The Supreme Court has overturned parts of a Texas law that would have caused many abortion clinics in the state to close down.
In a 5-3 decision, the court said that parts of law, which imposed a number of restrictions on abortion clinics, were unconstitutional.
Here are some important facts about the ruling:
What did the Texas law require clinics to do?
The law, called House Bill 2, said that doctors who perform abortions need to be listed as staff members at a nearby hospital (less than 30 miles, or 48 kilometers, away from the abortion clinic), so that they could directly admit patients to the hospital if necessary (referred to as having "admitting privileges"). The law also said that abortion clinics need to meet certain standards that are required for hospital surgery centers, such as having rooms or hallways of a certain size. This would have required most clinics to do expensive renovations. [8 Supreme Court Decisions that Changed US Families]
What did the Supreme Court decide?
The court ruled that these new requirements did not offer medical benefits to patients that were "sufficient to justify the burdens upon access [to abortion] that each [requirement] imposes," Justice Stephen G. Breyer, wrote in the court's majority opinion. Rather, the restrictions place "a substantial obstacle in the path of women seeking a previability abortion," and therefore constitute an "undue burden" on women's access to abortions, Breyer wrote. ("Previability" means before a fetus can survive outside the uterus.) In doing this, the requirements violate the Federal Constitution, he said.
The court said there is no evidence that requiring a doctor to have admitting privileges at a hospital would improve women's treatment compared to the prior law, which required that doctors performing abortions make arrangements with hospital staff who could admit patients if needed. The court also said that the surgical center requirements were "generally unnecessary" in an abortion clinic, and noted that most complications from abortions occur after patients have left the centers.
What does this mean for women?
The ruling means that abortion clinics in Texas that would have been forced under the law to shut down will now be allowed to remain open. Before House Bill 2 went into effect, there were more than 40 abortion clinics in Texas, but this number was cut in half, to about 20 clinics, when the admitting privileges requirement was enforced. The number of abortion clinics was expected to drop further, to just seven or eight clinics, when the surgical center requirements were enforced. This would have significantly increased the number of women living more than 50 miles (80.5 km) away from an abortion clinic, raising the number from 800,000 to 2 million, the court's majority opinion stated.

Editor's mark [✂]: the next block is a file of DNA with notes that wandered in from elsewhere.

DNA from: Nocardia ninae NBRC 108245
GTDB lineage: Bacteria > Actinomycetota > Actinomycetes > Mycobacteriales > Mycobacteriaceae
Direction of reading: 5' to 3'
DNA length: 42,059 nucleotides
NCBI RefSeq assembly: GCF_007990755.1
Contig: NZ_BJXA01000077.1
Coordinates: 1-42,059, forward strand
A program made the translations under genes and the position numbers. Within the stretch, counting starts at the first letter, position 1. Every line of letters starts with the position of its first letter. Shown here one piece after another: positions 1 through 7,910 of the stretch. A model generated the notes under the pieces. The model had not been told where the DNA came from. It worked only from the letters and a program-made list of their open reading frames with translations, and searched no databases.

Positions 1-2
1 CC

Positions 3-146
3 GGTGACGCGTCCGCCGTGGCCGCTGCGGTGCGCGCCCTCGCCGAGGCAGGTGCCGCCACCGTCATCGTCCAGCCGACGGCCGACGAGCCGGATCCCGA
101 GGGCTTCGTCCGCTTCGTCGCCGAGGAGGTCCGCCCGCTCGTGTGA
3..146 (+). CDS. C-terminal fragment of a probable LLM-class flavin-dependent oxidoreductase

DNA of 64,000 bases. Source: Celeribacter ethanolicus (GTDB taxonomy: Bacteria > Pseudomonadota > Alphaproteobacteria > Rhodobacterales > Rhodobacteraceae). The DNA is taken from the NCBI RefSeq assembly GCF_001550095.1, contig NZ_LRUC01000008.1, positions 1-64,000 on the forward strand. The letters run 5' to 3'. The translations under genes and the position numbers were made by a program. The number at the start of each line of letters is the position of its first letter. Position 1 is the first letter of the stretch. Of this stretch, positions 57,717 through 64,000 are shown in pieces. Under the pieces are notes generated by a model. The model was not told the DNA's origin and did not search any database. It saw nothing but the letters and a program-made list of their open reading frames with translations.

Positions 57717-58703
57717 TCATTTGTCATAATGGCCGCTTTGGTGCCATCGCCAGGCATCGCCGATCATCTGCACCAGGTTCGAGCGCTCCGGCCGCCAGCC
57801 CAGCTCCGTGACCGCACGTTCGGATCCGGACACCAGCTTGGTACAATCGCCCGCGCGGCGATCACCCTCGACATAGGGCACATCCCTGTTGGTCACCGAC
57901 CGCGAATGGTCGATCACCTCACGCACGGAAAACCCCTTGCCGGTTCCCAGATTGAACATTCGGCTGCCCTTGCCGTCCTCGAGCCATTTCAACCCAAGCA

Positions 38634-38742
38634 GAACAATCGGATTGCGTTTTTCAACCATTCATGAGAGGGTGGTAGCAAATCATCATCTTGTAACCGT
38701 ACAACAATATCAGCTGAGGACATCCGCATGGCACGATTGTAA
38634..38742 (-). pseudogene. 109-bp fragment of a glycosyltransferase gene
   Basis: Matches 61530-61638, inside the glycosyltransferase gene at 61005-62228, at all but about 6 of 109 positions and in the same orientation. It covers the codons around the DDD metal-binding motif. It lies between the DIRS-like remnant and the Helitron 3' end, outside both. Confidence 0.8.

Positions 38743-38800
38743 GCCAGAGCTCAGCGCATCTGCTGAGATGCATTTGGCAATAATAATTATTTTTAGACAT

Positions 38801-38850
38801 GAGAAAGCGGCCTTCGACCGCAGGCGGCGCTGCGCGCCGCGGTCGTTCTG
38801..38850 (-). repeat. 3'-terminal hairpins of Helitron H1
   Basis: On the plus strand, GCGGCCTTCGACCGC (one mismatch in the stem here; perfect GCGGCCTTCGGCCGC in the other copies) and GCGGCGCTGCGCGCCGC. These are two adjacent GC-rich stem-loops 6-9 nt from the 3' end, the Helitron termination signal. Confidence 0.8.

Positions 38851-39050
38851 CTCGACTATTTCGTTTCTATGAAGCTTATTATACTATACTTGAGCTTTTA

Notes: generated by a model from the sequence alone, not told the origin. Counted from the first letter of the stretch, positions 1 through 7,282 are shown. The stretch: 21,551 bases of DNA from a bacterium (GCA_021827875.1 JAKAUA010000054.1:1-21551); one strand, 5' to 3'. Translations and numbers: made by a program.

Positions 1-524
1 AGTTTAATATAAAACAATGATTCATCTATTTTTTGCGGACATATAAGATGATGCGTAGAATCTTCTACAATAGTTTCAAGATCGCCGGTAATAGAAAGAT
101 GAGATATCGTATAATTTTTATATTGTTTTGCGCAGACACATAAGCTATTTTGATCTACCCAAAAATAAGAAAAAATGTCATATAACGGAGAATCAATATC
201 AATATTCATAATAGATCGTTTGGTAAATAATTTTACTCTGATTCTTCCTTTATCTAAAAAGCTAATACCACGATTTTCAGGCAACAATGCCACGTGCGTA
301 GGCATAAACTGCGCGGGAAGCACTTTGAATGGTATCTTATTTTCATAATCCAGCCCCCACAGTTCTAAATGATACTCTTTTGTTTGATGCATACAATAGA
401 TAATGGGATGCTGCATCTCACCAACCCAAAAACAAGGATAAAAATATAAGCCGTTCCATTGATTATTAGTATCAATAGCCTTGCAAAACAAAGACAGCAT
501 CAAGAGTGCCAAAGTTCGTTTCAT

Women's health advocates applauded the Supreme Court decision. The American College of Obstetricians and Gynecologists (ACOG) said in a statement that the ruling "will help to protect women’s access to abortion care in Texas and across the country." An earlier statement from the organization said, "by making it harder for women to get the care that they need, laws like Texas' ultimately jeopardize safety, and are attacks on women's health."
A statement from Physicians for Reproductive Health, an organization that works to increase access to reproductive care, said that the ruling "affirms that a woman's right to dignified and compassionate abortion care should not depend on where she lives or on the interference of politicians."
How safe is abortion?
Abortion is "one of the safest medical procedures performed in the United States," ACOG has said. Studies show that less than 1 percent of U.S. women who have an abortion will experience a major complication, which is one that requires admission to a hospital.
In a 2015 study of more than 54,000 abortions in California, 0.87 percent of patients required an emergency department visit for an abortion-related complication, and most of these complications were minor.
What happens next?
In addition to the abortion clinics that will now remain open, the ruling could also mean that some clinics that have closed will now reopen. But this change won't be immediate. "Clinics don’t reopen overnight," Amy Hagstrom Miller, CEO of Whole Woman's Health, a lead plaintiff in the case, said in a statement. For example, clinics first have to renew leases and hire staff, Miller said.
The ruling also means that similar restrictions on abortion clinics in other states are likely unconstitutional, The New York Times said. Missouri, North Dakota and Tennessee have "admitting privileges" requirements for abortion clinic doctors, and Michigan, Missouri, Pennsylvania and Virginia have surgical center standards for abortion clinics, according to the Associated Press.
Original article on Live Science.
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Rachael is a Live Science contributor, and was a former channel editor and senior writer for Live Science between 2010 and 2022. She has a master's degree in journalism from New York University's Science, Health and Environmental Reporting Program. She also holds a B.S. in molecular biology and an M.S. in biology from the University of California, San Diego. Her work has appeared in Scienceline, The Washington Post and Scientific American.